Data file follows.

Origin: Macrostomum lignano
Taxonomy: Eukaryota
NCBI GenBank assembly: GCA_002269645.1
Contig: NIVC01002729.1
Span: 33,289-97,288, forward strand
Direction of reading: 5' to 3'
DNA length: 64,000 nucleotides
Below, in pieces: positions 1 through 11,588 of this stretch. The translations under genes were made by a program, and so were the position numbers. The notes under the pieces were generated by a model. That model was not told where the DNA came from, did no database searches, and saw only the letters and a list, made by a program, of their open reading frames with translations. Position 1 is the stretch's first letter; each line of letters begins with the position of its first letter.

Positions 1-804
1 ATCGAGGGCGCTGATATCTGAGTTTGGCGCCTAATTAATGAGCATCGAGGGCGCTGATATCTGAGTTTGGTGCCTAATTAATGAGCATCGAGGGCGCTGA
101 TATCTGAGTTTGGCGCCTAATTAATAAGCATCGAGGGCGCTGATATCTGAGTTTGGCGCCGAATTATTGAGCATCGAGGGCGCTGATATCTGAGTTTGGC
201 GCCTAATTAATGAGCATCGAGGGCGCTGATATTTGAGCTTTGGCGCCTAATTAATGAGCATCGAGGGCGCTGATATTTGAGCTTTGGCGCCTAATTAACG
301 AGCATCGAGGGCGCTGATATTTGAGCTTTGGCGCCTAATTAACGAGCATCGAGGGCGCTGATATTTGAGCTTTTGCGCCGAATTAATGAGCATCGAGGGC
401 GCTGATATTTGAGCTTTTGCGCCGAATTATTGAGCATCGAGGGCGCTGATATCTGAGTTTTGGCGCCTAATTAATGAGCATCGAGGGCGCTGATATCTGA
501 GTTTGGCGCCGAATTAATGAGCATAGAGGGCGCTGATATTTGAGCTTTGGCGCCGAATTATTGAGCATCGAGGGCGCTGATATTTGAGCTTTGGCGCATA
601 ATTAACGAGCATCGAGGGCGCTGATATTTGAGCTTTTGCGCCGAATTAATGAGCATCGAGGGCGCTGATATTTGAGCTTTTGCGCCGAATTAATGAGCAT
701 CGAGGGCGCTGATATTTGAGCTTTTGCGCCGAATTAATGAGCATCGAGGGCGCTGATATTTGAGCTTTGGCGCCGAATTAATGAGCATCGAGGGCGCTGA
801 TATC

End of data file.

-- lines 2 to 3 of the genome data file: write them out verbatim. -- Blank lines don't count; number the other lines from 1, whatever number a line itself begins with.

Taxonomy: Eukaryota
NCBI GenBank assembly: GCA_002269645.1